High above the New York skyline, on the twenty first floor of a Harlem high-rise block, there is an apartment that is the true heart of the concrete jungle. High above the ground, above children playing basketball, above street hustlers, above retired men huddled around a game of dominos, something lurks in the narrow corridors of a confined apartment. They are all unaware of the predator above them. A king in his respected homeland, in the middle of Harlem, however, he is alone and frustrated.
In October of 2003 a bizarre news story swept the nation and captivated the people of New York City. After being admitted to a hospital for bite wounds which the victim, Antoine Yates, had claimed he had received from his pet pit bull – the medical staff grew suspicious. As police arrived at the apartment they too grew suspicious as loud noises emanated from inside. What they found shocked the entire city. Antoine had always been an animal lover. His five-bedroom apartment had become a menagerie in its own right but they could never have imagined what they would discover. Antoine had been harbouring a three-year-old tiger he named Ming. Ming wasn’t the only exotic creature to wander the corridors of his high-rise apartment, however. Along with Ming police also discovered Antoine’s other wild pet. Unsatisfied with one terrifyingly dangerous creature as a companion, police also found a six foot alligator living in a makeshift enclosure (splendidly) named Al.
Life wasn’t always perfect in his own private metropolitan zoo. Antoine recalls (with bravado) the difficulties of living with a tiger and an alligator as roommates in a narrow space. Passionate in his belief that despite the hardships of illegally owning two dangerous pets in New York, they all lived happily under the same roof in the Harlem ghetto high rise. Documentary filmmaker Phillip Warnel’s debut feature Ming of Harlem: Twenty One Stories in the Air is a fascinating and intimate portrait of loneliness in the big city.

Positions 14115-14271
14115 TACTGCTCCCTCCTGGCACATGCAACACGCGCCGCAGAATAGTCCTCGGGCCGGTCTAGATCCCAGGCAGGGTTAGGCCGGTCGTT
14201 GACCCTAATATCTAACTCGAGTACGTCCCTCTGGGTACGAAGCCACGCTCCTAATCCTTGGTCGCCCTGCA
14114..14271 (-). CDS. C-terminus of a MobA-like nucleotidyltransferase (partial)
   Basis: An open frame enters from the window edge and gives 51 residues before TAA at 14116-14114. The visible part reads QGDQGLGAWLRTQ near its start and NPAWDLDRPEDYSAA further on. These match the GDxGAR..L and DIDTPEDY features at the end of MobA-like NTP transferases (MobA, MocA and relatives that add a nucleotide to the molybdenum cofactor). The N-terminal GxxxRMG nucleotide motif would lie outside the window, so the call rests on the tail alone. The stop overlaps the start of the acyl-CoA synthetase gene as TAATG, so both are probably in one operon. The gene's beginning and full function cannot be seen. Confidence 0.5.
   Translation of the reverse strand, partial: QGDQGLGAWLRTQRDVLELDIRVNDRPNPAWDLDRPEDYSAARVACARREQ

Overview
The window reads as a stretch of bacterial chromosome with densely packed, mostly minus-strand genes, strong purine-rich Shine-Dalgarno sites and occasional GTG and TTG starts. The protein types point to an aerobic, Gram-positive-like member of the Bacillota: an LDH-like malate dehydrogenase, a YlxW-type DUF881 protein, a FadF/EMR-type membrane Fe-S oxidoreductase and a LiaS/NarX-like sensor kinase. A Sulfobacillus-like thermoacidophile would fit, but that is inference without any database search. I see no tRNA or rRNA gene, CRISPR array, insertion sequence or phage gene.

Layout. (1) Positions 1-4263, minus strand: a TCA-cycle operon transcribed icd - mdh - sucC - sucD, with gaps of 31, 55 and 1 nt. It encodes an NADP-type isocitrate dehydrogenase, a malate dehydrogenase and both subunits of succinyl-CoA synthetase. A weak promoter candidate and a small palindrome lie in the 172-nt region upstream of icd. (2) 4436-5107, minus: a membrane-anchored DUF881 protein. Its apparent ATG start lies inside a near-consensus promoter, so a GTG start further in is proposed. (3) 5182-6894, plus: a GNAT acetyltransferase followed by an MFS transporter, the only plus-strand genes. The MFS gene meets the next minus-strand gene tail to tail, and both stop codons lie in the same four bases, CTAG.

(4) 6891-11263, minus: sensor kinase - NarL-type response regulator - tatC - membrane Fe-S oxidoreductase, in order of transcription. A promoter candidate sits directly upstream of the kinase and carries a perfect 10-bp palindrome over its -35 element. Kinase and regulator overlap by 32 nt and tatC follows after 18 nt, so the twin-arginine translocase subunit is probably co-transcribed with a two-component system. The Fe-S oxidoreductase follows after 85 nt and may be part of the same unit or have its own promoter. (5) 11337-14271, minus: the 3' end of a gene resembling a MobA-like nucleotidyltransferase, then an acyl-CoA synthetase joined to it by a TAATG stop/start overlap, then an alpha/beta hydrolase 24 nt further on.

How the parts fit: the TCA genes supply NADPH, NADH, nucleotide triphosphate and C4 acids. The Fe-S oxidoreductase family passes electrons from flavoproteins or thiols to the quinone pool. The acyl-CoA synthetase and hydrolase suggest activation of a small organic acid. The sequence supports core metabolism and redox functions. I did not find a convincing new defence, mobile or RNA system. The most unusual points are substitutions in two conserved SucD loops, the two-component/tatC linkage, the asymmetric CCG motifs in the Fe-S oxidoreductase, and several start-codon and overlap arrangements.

His camera is restrained, subtle, artistic and not intrusive. Throughout the short documentary we see Antoine (ironically) confined to the backseat of a vehicle as he peers through the window at the world of Harlem that he no longer inhabits. This interesting approach mirrors the surreal other aspect of the film where Warnel recreates life in Antoine’s high-rise apartment. Narrow corridors, bland decorations, and static cameras illuminate the world Ming and Al inhabited. Outside, driving through the streets Antoine recounts his old neighbourhood he hid away from. Waving at passers by (he is somewhat notorious in the community by this point) and fondly looking back on the world he took for granted.
This juxtaposition between the life of Antoine – a human lost in a city filled with his own kind – and the life of his ‘best bud’ Ming – a wild animal confined to an environment without his own kind – speaks volumes to how Warnel perceives his subject. Never overtly judging Antoine for his actions but instead finding a subtler approach through his filmmaking style. The recreation sections where ‘Ming’ wanders the apartment do drive home the message of boredom the animal felt whilst adding a surreal element to the film. The unusual, static camera work possibly lingered a bit to long throughout the middle as the occasional poetry by Jean-Luc Nancy filter in voice over, but it was an intriguing aspect of the overall film.
Warnel’s approach may appear simplistic at first. He never digs into Antoine as a subject outside of the events that concern Ming. We never hear a sob story about a potential troubled upbringing or any excuses as to why he would keep two man-eaters knocking around. Warnel was looking for answers to the strange story that will one day fade into obscurity. Like the alligators that supposedly roam the New York sewers, Yate’s story may one day be dismissed as an urban legend. Warnel was there to document Antoine’s reasoning behind his actions, not find a way to contradict him. This is Antoine and Ming’s story. A story of friendship that turned sour. I don’t believe Antoine harboured any mental illness or naivety. I believe he was just a lonely guy in a big city.
Ming Of Harlem: Twenty One Storeys In The Air is in selected UK cinemas from July 22.